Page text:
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Know your numbers – Heart Health

When it comes to your heart health, knowing these numbers could save your life.

Know your numbers – Heart Health

Keeping track of your health can be a daunting task, with many of us often left confused about what to focus on and what to monitor. Here is a simple list of some important numbers to be wary of when it comes to heart health.

Blood Pressure

High blood pressure (hypertension) can cause a whole realm of problems and those afflicted with it generally don’t even know they have it. High blood pressure is when your blood is pumping through your arteries at a greater force than normal (even at rest), putting pressure on your artery walls and over time, causing damage that increases your risk of heart disease.

The test: The doctor will wrap a cuff around your arm which he/she will inflate with a pump to gauge the level of pressure. Painless and quick.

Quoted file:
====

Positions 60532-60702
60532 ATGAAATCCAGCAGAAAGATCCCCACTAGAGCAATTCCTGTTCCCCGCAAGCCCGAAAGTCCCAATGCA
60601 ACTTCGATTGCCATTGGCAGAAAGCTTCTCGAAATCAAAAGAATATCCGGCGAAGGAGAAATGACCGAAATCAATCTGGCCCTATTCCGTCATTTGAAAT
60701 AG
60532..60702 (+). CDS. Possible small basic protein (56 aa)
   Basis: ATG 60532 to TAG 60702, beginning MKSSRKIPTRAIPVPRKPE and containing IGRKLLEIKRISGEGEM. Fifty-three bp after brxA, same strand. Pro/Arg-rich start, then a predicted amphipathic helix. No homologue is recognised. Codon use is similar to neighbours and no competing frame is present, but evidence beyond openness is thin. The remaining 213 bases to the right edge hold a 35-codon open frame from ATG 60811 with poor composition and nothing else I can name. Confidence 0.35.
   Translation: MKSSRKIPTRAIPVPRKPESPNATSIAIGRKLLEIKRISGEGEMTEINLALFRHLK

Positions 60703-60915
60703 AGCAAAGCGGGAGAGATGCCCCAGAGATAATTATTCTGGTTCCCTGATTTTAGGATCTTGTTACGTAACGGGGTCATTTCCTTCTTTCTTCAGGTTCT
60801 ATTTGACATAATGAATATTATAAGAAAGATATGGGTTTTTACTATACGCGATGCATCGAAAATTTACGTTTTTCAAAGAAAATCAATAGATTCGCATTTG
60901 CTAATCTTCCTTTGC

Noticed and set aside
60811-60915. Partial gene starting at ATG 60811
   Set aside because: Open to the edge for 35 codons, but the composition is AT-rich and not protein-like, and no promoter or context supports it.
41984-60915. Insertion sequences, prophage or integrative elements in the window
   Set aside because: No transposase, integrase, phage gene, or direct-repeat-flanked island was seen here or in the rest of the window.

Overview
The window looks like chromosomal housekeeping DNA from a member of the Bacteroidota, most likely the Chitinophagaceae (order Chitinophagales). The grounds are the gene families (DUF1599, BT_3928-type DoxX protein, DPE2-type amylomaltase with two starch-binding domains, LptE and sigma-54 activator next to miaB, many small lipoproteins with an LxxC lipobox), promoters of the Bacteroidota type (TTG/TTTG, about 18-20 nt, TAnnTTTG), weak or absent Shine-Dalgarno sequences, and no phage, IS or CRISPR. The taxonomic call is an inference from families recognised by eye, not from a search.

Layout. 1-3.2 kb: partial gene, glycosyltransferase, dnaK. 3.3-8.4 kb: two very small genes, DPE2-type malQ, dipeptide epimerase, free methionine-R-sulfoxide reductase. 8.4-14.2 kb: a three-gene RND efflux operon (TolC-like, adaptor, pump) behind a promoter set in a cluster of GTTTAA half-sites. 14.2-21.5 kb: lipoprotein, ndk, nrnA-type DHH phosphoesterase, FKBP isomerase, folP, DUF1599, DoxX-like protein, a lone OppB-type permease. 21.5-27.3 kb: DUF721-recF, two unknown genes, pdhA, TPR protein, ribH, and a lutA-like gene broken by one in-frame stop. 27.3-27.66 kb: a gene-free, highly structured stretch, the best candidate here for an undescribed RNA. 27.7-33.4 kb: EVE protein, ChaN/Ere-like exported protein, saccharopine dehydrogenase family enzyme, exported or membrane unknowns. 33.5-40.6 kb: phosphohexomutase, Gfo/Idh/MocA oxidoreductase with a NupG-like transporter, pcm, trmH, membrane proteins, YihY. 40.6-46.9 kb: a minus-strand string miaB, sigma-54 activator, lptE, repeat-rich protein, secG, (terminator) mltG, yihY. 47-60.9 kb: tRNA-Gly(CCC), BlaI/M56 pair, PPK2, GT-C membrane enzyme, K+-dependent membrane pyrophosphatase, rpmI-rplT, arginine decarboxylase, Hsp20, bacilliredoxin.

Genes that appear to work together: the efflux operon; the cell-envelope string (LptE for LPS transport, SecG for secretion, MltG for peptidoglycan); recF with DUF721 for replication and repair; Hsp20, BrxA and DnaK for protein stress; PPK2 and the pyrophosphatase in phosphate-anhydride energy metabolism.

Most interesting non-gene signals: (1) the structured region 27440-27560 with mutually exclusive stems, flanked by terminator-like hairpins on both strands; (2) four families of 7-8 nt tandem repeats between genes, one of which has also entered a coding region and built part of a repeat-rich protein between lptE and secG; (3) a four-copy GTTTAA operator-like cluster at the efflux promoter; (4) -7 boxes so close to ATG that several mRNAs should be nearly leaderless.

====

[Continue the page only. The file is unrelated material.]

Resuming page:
When to test: Age 45 unless you have family history of high blood pressure or other heart related problems.

Cholesterol level

High cholesterol is another symptomless ailment that can have a devastating impact on your health. Too much cholesterol in the blood causes fatty deposits to build up in blood vessels, making it harder for blood to flow and eventually leading to blockages that can cause a heart attack or stroke.

The test: A simple blood test that is most reliable when done after 12 hours of fasting. A cholesterol test involves a suite of numbers as it tests the total amount of cholesterol in your blood, including both good and bad cholesterol as well as the level of triglycerides (fatty substances) in your system.

When to test: Again, unless you have strong family history of high cholesterol and heart disease, high blood pressure or diabetes, testing should be done at around age 45.

Waist size

Many are unaware that carrying some extra weight around the belly is considered the most dangerous area for those extra kilos. A larger waistline can put you at risk of heart disease, diabetes and stroke, as the type of fat (most likely visceral) behaves differently in the body, likely to release proteins, hormones and other substances that can cause inflammation and can cause a whole lot of problems.

The Test:  You don’t need to visit the GP for this one. Using a tape measure, measure around your waist between the top of the hip bone and the lowest rib, roughly in line with your belly button.

When to test: This one can be conducted at any time.

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